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Microsoft KB Archive/246304

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Knowledge Base


Debugging Ported Code

Article ID: 246304

Article Last Modified on 11/1/2006



APPLIES TO

  • Microsoft Interix 2.2 Standard Edition
  • Microsoft Interix 2.2 Standard Edition
  • Microsoft Interix 2.2 Standard Edition
  • Microsoft Interix 2.2 Standard Edition



This article was previously published under Q246304

SUMMARY

When debugging ported code, there are several behavioral differences between Interix and traditional systems like Solaris.

Some users porting code notice that their application memory faults more often than it did on the original platform. This is usually a result of defects in the code, and not in the Interix subsystem.

A common cause of this behavior is trying to dereference an uninitialized pointer. An uninitialized pointer contains some random bit pattern. An attempt to read or write to that location will succeed or fail depending on whether the user is permitted access to that address. If the attempt fails, it fails with a segment fault. If it succeeds, it may cause problems for other programs using that memory space.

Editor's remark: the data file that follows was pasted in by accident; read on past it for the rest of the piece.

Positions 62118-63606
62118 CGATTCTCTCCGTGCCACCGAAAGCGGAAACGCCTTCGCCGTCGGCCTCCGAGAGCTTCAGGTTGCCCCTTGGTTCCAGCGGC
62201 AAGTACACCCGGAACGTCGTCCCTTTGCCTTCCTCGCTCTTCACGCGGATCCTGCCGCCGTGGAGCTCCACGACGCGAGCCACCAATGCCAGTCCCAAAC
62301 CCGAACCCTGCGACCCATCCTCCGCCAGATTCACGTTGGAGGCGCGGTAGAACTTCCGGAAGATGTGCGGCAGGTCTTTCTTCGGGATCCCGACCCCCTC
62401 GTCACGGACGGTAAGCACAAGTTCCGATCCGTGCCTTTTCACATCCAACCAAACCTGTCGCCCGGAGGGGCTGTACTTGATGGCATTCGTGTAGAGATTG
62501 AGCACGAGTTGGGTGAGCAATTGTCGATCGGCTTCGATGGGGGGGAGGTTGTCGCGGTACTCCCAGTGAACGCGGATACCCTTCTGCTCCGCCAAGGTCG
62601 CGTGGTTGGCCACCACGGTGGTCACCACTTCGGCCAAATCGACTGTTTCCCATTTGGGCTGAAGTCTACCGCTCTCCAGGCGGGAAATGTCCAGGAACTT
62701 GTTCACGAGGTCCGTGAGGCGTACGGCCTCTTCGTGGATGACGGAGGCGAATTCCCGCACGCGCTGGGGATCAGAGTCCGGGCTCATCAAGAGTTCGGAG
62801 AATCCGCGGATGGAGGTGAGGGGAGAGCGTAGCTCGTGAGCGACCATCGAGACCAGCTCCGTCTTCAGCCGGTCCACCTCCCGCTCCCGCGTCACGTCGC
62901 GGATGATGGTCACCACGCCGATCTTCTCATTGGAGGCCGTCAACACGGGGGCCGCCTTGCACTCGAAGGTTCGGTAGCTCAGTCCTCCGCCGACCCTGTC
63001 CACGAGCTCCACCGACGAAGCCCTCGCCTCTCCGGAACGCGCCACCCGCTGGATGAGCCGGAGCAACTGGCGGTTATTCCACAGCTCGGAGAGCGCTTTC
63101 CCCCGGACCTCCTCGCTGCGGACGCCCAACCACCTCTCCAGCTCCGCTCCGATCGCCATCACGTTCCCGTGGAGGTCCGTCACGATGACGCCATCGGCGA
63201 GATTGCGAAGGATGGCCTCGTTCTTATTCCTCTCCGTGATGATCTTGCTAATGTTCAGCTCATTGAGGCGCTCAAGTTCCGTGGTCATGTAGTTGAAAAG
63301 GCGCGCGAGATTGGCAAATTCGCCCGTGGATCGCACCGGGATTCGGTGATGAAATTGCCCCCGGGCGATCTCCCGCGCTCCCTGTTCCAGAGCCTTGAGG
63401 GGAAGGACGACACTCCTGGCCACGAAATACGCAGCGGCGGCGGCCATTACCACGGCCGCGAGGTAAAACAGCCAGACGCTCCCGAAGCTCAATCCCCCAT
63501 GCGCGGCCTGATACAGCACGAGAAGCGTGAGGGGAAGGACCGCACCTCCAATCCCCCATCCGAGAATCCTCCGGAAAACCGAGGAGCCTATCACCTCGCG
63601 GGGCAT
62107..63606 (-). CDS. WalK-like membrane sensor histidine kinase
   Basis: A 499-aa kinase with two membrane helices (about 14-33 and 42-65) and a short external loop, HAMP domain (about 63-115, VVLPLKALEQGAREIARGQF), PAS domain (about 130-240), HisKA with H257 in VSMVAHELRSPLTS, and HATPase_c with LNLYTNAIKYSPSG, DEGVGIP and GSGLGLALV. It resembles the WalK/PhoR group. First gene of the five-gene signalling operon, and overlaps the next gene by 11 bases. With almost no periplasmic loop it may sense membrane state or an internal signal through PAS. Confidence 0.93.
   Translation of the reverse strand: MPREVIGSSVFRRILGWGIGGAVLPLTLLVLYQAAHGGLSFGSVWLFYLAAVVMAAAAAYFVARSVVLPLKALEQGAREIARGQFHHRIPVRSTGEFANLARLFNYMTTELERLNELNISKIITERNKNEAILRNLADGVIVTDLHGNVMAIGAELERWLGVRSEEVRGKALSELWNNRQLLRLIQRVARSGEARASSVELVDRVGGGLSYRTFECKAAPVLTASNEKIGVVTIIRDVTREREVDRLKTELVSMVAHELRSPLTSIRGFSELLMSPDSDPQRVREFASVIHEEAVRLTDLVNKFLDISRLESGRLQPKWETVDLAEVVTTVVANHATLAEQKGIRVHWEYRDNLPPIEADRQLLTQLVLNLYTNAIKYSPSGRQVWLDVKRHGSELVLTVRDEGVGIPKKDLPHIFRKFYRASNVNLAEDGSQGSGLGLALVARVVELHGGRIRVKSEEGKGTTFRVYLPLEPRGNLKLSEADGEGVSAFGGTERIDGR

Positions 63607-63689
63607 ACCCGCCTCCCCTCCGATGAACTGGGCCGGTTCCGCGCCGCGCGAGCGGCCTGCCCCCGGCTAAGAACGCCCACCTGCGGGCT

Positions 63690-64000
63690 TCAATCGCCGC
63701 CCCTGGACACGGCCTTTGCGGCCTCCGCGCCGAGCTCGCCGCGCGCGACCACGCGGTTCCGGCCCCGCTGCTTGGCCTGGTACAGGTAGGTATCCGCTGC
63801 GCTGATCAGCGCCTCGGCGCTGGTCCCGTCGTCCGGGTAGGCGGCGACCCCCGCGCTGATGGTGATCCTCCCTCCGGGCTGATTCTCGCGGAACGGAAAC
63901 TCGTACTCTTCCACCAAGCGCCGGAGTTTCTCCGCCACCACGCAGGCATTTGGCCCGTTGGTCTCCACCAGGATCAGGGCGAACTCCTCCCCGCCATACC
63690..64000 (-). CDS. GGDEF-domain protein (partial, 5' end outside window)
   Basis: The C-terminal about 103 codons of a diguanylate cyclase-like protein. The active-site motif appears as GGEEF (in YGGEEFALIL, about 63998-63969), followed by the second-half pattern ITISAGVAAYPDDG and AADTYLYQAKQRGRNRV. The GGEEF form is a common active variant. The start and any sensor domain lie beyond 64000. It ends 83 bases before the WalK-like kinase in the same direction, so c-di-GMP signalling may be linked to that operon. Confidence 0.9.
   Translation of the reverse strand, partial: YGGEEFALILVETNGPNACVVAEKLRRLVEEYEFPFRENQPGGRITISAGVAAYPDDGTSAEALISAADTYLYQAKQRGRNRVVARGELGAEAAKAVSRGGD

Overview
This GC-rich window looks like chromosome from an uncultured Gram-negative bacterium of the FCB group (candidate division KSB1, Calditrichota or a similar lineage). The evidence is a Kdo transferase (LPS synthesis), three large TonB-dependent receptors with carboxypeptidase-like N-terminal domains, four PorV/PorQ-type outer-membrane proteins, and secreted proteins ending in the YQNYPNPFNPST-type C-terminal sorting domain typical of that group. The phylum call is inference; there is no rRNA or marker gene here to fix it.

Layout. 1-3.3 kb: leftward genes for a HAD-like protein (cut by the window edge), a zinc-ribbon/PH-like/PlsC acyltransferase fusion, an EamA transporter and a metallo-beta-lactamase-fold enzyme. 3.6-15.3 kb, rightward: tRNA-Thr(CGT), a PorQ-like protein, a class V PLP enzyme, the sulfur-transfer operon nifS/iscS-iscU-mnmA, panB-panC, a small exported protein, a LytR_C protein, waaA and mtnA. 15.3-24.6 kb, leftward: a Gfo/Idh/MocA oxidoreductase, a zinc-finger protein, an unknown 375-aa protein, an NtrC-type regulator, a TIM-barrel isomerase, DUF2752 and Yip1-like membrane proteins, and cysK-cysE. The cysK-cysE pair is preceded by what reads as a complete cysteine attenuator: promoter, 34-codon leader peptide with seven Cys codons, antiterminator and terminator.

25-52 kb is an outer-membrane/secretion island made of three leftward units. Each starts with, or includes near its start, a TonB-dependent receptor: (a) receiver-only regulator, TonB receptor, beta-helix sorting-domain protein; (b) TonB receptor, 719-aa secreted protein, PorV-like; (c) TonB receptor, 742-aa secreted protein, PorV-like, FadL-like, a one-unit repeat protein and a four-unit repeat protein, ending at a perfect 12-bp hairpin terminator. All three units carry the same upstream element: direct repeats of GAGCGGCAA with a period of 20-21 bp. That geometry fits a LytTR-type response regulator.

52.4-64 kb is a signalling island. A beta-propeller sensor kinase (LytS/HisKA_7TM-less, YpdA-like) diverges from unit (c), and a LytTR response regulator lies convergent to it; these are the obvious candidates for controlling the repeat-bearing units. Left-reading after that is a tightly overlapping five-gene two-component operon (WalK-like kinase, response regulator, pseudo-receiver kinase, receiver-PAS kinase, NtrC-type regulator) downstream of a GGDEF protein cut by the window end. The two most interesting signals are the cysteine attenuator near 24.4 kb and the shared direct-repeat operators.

In Microsoft Windows NT 4.0, most of the four-gigabyte address space is off limits to the user program. Any attempt to read or write to this space causes the segmentation violation.

MORE INFORMATION

The third-party products that are discussed in this article are manufactured by companies that are independent of Microsoft. Microsoft makes no warranty, implied or otherwise, regarding the performance or reliability of these products.

For a more complete description of this issue, see the "Porting Applications in C" Tech Note topic at the following Interix Web site:

Keywords: kbinfo kbenv KB246304